Systematic review of behaviour change techniques within interventions to reduce environmental tobacco smoke exposure for children

Tracey J. Brown*, Sarah Gentry, Linda Bauld, Elaine M. Boyle, Paul Clarke, Wendy Hardeman, Richard Holland, Felix Naughton, Sophie Orton, Michael Ussher, Caitlin Notley

*Corresponding author for this work

Research output: Contribution to journalReview articlepeer-review

9 Citations (Scopus)

Abstract

Children are particularly vulnerable to environmental tobacco smoke (ETS). There is no routine support to reduce ETS in the home. We systematically reviewed trials to reduce ETS in children in order to identify intervention characteristics and behaviour change techniques (BCTs) to inform future interventions. We searched Medline, EMBASE, CINAHL, PsycINFO, ERIC, Cochrane Central Register of Controlled Trials, and Cochrane Tobacco Addiction Group Specialised Register from January 2017 to June 2020 to update an existing systematic review. We included controlled trials to reduce parent/caregiver smoking or ETS in children <12 years that demonstrated a statistically significant benefit, in comparison to less intensive interventions or usual care. We extracted trial characteristics; and BCTs using Behaviour Change Technique Taxonomy v1. We defined “promising” BCTs as those present in at least 25% of effective interventions. Data synthesis was narrative. We included 16 trials, of which eight were at low risk of bias. All trials used counselling in combination with self-help or other supporting materials. We identified 13 “promising” BCTs centred on education, setting goals and planning, or support to reach goals. Interventions to reduce ETS in children should incorporate effective BCTs and consider counselling and self-help as mechanisms of delivery.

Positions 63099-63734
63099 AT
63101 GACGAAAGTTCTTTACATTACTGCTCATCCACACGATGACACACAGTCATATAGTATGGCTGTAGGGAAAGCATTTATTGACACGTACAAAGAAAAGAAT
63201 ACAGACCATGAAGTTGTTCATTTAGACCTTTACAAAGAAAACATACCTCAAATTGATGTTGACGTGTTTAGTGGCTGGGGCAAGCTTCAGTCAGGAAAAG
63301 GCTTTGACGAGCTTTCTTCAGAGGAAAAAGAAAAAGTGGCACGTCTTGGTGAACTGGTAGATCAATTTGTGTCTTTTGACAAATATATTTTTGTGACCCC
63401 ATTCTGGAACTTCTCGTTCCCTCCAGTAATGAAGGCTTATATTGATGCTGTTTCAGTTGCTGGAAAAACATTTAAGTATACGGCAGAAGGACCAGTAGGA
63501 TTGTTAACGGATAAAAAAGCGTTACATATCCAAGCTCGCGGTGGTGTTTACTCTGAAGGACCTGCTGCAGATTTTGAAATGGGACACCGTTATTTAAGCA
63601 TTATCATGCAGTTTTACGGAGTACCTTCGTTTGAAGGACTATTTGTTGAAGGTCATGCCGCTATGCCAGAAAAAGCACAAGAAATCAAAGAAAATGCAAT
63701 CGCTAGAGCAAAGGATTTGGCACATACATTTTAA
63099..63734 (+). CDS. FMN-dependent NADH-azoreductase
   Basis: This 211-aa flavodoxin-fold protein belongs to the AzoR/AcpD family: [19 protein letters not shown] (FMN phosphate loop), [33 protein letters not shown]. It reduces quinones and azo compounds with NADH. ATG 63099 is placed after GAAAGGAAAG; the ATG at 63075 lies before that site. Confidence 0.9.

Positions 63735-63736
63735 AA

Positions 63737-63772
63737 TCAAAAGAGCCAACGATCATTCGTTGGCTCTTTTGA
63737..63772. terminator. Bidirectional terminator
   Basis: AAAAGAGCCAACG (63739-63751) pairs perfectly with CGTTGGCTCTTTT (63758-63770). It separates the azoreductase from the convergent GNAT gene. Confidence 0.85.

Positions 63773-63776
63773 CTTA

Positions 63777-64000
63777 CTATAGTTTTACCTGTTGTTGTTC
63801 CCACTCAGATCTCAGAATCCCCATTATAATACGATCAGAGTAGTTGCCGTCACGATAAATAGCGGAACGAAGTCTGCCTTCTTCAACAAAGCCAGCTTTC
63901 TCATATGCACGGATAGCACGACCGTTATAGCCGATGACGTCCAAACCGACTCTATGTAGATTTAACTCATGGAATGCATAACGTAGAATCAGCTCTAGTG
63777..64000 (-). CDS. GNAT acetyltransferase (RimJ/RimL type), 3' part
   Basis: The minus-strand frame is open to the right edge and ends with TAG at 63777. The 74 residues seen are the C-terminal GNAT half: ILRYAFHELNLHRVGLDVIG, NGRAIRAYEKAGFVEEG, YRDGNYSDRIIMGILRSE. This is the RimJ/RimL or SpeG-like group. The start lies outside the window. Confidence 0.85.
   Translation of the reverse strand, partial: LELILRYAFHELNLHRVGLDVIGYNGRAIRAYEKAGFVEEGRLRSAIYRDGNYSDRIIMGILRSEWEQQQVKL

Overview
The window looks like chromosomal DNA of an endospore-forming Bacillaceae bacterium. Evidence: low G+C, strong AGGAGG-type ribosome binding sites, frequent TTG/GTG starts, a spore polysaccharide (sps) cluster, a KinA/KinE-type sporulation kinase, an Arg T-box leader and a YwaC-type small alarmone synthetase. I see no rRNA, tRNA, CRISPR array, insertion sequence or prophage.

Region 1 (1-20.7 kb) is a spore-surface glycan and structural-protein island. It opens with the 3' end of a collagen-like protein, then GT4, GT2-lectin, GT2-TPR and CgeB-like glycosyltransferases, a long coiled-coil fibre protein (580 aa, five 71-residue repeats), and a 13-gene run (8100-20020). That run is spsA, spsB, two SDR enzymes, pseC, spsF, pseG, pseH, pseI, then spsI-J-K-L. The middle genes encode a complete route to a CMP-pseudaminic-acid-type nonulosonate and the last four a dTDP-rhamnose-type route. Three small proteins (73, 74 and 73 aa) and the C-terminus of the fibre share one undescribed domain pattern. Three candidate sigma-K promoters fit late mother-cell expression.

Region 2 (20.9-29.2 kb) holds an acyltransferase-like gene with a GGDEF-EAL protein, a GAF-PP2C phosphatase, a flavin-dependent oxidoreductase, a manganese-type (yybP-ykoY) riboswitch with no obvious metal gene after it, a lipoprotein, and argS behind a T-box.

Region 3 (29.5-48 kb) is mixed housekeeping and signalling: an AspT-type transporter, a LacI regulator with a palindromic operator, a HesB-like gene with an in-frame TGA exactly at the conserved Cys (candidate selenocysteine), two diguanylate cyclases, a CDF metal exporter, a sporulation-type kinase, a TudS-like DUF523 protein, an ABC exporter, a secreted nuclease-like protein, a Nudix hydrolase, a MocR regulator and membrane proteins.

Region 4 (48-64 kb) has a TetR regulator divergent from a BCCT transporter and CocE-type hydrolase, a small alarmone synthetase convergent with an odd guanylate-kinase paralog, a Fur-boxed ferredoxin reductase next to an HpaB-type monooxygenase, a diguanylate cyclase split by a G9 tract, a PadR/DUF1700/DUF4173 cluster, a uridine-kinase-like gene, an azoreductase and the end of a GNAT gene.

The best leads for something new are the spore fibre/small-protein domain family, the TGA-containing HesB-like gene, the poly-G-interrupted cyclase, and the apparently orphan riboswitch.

Original languageEnglish
Article number7731
Pages (from-to)1-14
Number of pages14
JournalInternational Journal of Environmental Research and Public Health
Volume17
Issue number21
DOIs
Publication statusPublished - 1 Nov 2020
Externally publishedYes

Bibliographical note

Publisher Copyright:
© 2020 by the authors. Licensee MDPI, Basel, Switzerland.

Keywords

  • Behaviour change techniques
  • Children
  • Harm reduction
  • Postnatal
  • Secondhand smoke
  • Smoking
  • Systematic review
  • Tobacco smoke pollution

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